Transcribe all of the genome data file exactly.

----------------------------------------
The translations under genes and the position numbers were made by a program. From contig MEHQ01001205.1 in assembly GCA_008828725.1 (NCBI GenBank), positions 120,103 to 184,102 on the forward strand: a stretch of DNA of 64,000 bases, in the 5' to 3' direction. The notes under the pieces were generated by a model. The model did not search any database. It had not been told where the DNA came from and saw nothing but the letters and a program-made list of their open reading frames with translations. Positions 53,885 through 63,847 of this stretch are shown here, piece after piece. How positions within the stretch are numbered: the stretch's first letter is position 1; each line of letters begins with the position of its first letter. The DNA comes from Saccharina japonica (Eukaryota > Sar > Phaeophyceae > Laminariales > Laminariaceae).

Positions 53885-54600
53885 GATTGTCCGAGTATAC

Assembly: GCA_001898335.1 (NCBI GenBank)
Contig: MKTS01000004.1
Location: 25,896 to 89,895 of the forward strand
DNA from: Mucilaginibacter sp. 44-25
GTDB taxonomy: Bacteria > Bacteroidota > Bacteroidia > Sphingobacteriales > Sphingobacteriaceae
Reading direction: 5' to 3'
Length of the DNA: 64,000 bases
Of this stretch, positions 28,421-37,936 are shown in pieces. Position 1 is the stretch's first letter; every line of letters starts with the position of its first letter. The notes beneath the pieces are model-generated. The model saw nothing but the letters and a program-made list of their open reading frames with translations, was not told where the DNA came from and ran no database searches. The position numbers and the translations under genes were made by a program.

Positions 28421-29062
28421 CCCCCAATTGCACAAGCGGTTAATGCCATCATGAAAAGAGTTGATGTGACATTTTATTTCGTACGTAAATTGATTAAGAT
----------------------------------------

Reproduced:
The translations under genes and the position numbers were made by a program. From contig MEHQ01001205.1 in assembly GCA_008828725.1 (NCBI GenBank), positions 120,103 to 184,102 on the forward strand: a stretch of DNA of 64,000 bases, in the 5' to 3' direction. The notes under the pieces were generated by a model. The model did not search any database. It had not been told where the DNA came from and saw nothing but the letters and a program-made list of their open reading frames with translations. Positions 53,885 through 63,847 of this stretch are shown here, piece after piece. How positions within the stretch are numbered: the stretch's first letter is position 1; each line of letters begins with the position of its first letter. The DNA comes from Saccharina japonica (Eukaryota > Sar > Phaeophyceae > Laminariales > Laminariaceae).

Positions 53885-54600
53885 GATTGTCCGAGTATAC

Assembly: GCA_001898335.1 (NCBI GenBank)
Contig: MKTS01000004.1
Location: 25,896 to 89,895 of the forward strand
DNA from: Mucilaginibacter sp. 44-25
GTDB taxonomy: Bacteria > Bacteroidota > Bacteroidia > Sphingobacteriales > Sphingobacteriaceae
Reading direction: 5' to 3'
Length of the DNA: 64,000 bases
Of this stretch, positions 28,421-37,936 are shown in pieces. Position 1 is the stretch's first letter; every line of letters starts with the position of its first letter. The notes beneath the pieces are model-generated. The model saw nothing but the letters and a program-made list of their open reading frames with translations, was not told where the DNA came from and ran no database searches. The position numbers and the translations under genes were made by a program.

Positions 28421-29062
28421 CCCCCAATTGCACAAGCGGTTAATGCCATCATGAAAAGAGTTGATGTGACATTTTATTTCGTACGTAAATTGATTAAGAT